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The effect of varying air supply upon supernatant quality in autoheated thermophilic aerobic digesters treating waste sludge from a biological phosphorus removal process Boulanger, Mary Louise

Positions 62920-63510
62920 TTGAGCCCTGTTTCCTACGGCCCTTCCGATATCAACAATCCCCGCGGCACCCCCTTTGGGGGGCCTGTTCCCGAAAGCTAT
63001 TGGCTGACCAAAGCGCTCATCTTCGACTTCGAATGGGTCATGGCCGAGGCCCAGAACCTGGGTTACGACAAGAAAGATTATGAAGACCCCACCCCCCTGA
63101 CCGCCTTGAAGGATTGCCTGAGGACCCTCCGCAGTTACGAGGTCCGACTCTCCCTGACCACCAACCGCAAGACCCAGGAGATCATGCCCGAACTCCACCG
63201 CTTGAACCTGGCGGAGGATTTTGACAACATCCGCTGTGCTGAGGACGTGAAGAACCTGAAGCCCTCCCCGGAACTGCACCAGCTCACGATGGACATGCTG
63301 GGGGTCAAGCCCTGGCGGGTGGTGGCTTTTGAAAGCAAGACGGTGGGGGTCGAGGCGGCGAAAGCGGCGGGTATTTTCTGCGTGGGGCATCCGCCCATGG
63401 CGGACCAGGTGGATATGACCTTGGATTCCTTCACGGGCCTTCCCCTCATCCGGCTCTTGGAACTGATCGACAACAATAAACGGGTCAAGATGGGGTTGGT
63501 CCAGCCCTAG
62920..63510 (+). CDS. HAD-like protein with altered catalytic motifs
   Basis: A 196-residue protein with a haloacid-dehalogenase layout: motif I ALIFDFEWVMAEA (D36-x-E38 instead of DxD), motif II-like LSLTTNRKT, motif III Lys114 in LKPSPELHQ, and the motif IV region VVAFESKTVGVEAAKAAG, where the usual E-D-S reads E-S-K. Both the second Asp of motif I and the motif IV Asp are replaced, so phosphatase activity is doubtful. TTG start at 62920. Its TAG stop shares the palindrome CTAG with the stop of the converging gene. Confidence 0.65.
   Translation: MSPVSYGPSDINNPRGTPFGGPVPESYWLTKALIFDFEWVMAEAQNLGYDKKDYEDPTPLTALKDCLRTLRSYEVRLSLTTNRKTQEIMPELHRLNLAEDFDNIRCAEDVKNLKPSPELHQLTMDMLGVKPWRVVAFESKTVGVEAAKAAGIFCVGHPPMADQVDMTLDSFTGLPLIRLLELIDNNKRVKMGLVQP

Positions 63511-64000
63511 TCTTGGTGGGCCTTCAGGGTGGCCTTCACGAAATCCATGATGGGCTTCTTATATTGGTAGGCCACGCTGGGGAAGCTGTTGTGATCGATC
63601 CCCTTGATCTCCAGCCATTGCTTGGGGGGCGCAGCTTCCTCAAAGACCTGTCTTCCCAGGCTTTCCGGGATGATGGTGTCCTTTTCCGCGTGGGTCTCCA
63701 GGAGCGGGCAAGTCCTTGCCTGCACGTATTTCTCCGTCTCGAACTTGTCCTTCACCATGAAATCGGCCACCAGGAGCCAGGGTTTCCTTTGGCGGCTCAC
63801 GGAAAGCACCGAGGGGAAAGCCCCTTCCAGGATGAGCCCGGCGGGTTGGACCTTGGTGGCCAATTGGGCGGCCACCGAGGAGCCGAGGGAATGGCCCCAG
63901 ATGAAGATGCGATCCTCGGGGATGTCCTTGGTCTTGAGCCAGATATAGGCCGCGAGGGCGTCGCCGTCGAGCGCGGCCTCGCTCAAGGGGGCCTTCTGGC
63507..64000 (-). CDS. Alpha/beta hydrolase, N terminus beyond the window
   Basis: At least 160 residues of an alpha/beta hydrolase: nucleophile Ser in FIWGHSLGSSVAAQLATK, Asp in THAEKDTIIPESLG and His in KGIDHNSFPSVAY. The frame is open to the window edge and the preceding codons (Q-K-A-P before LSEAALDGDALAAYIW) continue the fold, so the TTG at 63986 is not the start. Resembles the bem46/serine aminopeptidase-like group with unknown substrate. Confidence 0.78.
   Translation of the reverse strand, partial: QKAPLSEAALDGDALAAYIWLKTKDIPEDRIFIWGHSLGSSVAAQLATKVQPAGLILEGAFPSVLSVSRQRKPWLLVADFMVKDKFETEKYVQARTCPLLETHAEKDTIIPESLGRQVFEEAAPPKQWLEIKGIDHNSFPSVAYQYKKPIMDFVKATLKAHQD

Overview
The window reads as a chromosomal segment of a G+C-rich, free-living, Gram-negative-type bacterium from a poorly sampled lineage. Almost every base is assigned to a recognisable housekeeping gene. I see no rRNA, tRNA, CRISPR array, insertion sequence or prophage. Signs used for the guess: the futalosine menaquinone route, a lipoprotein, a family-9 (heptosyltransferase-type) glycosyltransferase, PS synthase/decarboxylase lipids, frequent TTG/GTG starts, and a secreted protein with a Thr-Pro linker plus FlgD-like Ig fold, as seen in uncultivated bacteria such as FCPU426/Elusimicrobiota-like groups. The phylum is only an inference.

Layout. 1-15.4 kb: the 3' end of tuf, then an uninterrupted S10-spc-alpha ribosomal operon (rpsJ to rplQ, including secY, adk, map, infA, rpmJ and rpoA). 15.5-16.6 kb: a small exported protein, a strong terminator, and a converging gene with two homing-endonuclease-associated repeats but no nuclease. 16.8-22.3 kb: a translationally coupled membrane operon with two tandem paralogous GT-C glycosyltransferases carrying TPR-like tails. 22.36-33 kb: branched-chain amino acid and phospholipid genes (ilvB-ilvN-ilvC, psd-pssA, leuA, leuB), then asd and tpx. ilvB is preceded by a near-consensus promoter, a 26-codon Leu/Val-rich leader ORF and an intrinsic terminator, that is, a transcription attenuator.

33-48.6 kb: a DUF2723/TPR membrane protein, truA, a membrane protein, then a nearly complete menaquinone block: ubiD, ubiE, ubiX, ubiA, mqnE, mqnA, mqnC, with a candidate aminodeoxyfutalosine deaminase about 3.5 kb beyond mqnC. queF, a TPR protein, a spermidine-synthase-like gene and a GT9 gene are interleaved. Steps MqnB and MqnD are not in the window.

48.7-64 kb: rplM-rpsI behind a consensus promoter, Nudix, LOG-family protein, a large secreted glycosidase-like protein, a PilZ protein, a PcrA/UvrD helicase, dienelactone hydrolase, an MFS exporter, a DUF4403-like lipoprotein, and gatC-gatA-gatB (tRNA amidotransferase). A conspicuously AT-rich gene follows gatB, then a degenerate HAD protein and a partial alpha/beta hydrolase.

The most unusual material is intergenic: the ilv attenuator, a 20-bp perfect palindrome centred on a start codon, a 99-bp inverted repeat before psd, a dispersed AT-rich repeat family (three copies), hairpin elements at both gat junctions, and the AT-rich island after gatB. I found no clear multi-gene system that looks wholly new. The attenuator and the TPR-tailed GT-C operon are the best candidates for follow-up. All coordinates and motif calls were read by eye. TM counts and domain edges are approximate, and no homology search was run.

Return flows from sludge stabilization processes can have a significant impact on overall plant design. This is especially true for biological phosphorus removal (Bio-P) processes, because high phosphorus levels in return supernatant can defeat the purpose of the process. Previous research determined that excess stored phosphorus in Bio-P waste sludge is released to solution under both mesophilic aerobic and anaerobic digestion conditions. This research investigated thermophilic aerobic digestion (commonly referred to as AT AD) of Bio-P waste sludge, to determine the extent of phosphorus release. Because dissolved oxygen conditions affect the release and uptake of phosphorus in Bio-P treatment, the effect of different aeration levels on phosphorus release and general supernatant quality was also studied. Phosphorus (P) release in ATADs was of special interest because field results indicated that these types of digesters were capable of generating high concentrations of the volatile fatty acids (VFA's) required to drive the phosphorus storage mechanism in Bio-P plants. Two 72 liter pilot scale ATADs were used, operating in series with a 6 day total retention time. The sludge feed was an average combination, in terms of VS, of 44 percent primary sludge and 56 percent Bio-P waste activated secondary sludge. The digesters were operated in batch mode on a 24 hour cycle. The temperature in ATAD 1 varied between 35 and 56°C, and the temperature in ATAD 2 varied between 55 and 64°C. Average influent volatile solids concentrations varied between 16600 and 18400 mg/L. Three aeration conditions were defined by on-line monitoring of oxidation reduction potential (ORP) and dissolved oxygen concentration (DO). The condition with the lowest airflow rate was labelled "oxygen deprived", and was characterized by ORP generally less than -300 mV and DO concentrations generally less than 1 mg/L in both digesters . The condition with a medium airflow rate was labelled "oxygen satisfied", because ORP was above +100 mV and DO was greater than 1 mg/L by the end of the 24 hour cycle in ATAD 1, and conditions were always aerobic in ATAD 2. The condition with the highest airflow rate was labelled "oxygen excess", because ORP was generally higher than +100 mV and DO was generally greater than 1 mg/L in both digesters. Phosphorus and nitrogen balances were done for each aeration condition, and solids balances were done for the oxygen deprived and the oxygen excess conditions. Other parameters measured were total and soluble COD, volatile fatty acids, pH, and alkalinity. Results indicated that total VS reduction was the same for both the oxygen deprived and the oxygen excess conditions. A comparison of influent and effluent total COD concentration confirmed that overall sludge stabilization in ATADs was not affected by airflow rate within the range studied. Total VS reduction in the first digester in the series was similar to that predicted by the EPA Design Curve for aerobic digesters. Although total VS and COD reduction was not affected by airflow rate, the proportion of soluble COD increased with decreasing airflow and the concentration of acetic acid was greater in the oxygen deprived experiment than with the higher airflow rates. Dissolved nitrogen also increased with decreasing airflow. Supernatant quality thus generally declined with decreasing airflow. The least amount of phosphorus released occurred under the oxygen satisfied condition, which was characterized by alternate low ORP and high ORP conditions in ATAD 1. The greatest amount of phosphorus release occurred under the oxygen deprived condition. In all cases, the concentration of phosphorus in the supernatant would be of concern if that supernatant was returned to the influent of a Bio-P treatment process.

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